When she needs relief from the grind of delivering major proposals, Dana Marlowe, 33, of Washington, D.C., makes some noise. "I cruise right into my toddler’s playroom, and I just jam out with his toys -- the xylophone, the baby piano. I almost have 'Twinkle, Twinkle, Little Star' down," says Marlowe, a technology accessibility consultant.
This kind of casual music-making can short-circuit the stress response, research shows, and keep it from becoming chronic. Stress starts in the brain and then...
Then do a mental scan of your body to find which areas feel tense or cramped. Quickly loosen up these areas. Let go of as much tension as you can.
Rotate your head in a smooth, circular motion once or twice. (Stop any movements that cause pain.) Roll your shoulders forward and backward several times. Let all of your muscles completely relax. Recall a pleasant thought for a few seconds. Take another deep breath and exhale slowly. You should feel relaxed.
Mind relaxation. Close your eyes. Breathe normally through your nose. As you exhale, silently say to yourself the word "one," a short word such as "peaceful," or a short phrase such as "I feel quiet."
Continue for 10 minutes. If your mind wanders, gently remind yourself to think about your breathing and your chosen word or phrase. Let your breathing become slow and steady.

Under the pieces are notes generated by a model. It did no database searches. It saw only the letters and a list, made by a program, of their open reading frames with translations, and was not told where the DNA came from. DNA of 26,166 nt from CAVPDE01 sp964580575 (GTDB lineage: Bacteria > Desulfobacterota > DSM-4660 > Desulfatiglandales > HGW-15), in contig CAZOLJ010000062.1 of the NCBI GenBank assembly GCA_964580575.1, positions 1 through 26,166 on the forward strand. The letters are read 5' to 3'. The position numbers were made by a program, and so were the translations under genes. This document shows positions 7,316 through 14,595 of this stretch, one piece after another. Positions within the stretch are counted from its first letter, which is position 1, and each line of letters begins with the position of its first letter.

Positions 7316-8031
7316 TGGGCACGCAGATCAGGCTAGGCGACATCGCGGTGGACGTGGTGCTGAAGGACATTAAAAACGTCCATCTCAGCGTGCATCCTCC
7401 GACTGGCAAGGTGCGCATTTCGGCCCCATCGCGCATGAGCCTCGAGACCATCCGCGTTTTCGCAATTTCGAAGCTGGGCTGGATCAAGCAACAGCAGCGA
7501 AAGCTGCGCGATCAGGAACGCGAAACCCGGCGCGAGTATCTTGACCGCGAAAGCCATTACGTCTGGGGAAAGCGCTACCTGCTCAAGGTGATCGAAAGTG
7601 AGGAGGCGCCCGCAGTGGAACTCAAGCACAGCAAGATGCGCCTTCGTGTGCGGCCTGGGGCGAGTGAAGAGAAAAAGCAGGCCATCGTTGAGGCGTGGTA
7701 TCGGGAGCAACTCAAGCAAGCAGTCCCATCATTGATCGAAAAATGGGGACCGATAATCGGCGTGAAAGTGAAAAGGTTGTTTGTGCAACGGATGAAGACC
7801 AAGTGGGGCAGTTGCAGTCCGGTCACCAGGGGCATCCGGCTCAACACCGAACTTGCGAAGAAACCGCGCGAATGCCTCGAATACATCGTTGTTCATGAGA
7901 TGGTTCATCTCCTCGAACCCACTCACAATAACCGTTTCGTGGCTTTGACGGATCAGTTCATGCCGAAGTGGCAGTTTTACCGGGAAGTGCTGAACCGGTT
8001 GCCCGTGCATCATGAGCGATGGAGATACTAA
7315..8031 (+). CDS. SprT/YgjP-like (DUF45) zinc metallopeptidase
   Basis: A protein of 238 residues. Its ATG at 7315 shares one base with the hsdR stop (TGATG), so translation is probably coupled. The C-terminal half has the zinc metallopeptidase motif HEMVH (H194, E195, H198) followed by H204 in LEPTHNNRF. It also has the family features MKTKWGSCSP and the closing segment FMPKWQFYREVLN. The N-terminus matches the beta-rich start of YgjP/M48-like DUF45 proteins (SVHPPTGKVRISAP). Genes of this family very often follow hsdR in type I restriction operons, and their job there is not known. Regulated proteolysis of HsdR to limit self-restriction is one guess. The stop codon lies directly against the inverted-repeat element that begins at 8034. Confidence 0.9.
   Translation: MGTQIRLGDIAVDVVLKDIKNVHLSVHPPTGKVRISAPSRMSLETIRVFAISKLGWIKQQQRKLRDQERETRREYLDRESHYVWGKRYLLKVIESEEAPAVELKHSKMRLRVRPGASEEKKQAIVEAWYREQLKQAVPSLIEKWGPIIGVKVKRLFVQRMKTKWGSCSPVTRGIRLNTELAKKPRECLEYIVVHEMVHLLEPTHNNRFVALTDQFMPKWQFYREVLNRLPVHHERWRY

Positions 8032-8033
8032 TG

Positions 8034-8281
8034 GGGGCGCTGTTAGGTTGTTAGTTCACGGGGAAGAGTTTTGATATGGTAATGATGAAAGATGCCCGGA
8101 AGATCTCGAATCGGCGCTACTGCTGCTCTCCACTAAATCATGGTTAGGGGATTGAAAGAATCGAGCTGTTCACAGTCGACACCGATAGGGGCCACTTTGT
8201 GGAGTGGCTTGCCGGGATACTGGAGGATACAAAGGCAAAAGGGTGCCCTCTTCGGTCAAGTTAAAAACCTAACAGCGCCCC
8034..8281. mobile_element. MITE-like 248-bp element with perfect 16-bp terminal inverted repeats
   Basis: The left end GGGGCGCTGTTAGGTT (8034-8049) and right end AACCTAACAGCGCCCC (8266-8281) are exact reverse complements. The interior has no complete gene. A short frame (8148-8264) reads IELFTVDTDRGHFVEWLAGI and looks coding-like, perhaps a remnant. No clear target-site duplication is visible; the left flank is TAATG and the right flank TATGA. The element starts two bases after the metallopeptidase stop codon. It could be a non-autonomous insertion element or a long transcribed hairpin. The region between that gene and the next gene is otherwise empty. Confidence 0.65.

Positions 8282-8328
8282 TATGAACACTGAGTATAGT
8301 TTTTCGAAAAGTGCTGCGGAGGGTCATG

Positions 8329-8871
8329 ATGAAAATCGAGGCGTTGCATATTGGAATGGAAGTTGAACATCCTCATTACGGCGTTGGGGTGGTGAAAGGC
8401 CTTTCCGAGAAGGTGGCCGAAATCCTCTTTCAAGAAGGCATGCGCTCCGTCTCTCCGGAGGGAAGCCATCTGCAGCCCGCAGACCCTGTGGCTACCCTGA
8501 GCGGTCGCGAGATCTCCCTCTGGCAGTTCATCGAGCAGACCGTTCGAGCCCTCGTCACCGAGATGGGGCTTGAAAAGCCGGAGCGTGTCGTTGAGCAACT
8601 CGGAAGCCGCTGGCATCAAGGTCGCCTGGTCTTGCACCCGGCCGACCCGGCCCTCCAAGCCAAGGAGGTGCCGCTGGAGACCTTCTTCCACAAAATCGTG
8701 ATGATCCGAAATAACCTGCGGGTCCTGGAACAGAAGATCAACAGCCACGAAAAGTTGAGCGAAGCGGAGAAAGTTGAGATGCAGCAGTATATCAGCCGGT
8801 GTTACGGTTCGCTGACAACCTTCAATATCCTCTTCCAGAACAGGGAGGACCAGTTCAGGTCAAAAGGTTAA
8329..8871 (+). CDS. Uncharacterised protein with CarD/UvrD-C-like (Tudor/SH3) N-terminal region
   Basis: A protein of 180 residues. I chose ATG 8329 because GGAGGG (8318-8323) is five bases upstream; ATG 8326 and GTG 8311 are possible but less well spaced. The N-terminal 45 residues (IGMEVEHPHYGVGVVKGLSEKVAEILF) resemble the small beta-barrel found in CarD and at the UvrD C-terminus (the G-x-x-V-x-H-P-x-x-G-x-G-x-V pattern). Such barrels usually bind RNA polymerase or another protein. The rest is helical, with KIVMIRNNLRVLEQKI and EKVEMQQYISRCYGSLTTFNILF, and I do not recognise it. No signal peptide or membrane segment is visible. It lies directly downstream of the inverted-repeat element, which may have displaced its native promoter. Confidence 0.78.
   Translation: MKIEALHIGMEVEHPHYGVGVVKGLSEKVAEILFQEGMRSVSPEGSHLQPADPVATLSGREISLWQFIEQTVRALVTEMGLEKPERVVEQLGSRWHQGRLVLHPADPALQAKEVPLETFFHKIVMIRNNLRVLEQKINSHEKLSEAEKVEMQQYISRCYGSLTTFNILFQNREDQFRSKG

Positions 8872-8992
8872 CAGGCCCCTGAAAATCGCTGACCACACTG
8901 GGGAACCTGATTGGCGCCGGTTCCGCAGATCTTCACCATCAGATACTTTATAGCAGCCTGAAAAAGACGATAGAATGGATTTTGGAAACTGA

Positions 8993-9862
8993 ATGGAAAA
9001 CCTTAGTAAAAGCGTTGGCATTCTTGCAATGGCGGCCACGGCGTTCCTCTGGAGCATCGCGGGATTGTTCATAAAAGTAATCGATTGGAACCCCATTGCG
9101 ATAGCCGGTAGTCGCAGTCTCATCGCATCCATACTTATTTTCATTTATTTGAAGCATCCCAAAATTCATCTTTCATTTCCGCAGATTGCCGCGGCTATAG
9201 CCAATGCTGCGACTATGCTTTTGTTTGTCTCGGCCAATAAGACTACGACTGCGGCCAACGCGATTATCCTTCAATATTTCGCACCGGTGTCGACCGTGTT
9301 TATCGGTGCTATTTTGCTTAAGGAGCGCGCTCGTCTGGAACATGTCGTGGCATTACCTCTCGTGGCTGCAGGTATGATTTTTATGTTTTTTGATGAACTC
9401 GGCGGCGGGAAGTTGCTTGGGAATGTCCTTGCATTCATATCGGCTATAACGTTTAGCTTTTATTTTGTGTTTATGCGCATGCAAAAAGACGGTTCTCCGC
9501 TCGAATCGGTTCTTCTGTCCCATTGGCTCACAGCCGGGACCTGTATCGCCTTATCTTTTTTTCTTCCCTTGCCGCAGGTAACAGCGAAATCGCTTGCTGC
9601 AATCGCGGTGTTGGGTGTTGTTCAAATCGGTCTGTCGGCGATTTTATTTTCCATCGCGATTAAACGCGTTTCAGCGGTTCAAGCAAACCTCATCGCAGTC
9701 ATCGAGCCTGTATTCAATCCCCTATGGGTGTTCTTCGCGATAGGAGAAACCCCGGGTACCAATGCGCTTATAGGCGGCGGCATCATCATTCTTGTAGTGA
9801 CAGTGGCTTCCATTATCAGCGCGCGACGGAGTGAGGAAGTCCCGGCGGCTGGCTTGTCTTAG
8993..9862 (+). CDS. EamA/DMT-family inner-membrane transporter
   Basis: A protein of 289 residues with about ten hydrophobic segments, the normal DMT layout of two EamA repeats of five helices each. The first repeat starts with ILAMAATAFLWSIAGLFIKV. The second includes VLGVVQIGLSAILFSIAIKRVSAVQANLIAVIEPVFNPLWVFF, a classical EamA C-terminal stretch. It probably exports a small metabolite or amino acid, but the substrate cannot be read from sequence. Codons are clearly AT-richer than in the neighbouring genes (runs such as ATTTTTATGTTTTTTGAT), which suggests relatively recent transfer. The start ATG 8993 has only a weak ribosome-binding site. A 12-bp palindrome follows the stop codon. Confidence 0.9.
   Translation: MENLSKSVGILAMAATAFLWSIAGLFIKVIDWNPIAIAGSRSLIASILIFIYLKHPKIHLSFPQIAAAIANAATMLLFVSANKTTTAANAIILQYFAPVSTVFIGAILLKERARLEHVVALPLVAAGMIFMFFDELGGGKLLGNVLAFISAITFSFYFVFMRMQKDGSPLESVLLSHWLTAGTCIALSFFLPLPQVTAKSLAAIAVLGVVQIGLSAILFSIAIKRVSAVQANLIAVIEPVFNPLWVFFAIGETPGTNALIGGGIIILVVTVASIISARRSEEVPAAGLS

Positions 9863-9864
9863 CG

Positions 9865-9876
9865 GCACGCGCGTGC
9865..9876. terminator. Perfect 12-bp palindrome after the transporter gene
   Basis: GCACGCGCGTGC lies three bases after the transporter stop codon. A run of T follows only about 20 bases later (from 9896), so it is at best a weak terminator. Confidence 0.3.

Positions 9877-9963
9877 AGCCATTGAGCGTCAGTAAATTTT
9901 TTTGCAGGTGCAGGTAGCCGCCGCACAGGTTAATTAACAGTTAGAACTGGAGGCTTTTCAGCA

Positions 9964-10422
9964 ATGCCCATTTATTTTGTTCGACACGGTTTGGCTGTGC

Deep breathing relaxation. Imagine a spot just below your navel. Breathe into that spot, and fill your belly with air.
Let the air fill you from the belly up, then let it out, like deflating a balloon. With every long, slow breath out, you should feel more relaxed.
Guided imagery. This is a way to let your thoughts move you to a relaxed state of mind. You use your imagination to build up peaceful images in your mind. For instance, you might reflect on all the details that are part of a comfortable place, like a beach or garden.
Biofeedback. This is a method that teaches you how to make changes in your body that let you relax. You'll need to do this with a professional who specializes in this technique.
During a biofeedback session, you'll be connected to electrodes that measure things such as your blood pressure, heart rate, or muscle tension. With help from the therapist, you'll learn how to control some of these things so you can get relaxed.
Behavioral changes. You can manage tough situations and stress by changing some of your thought patterns and habits.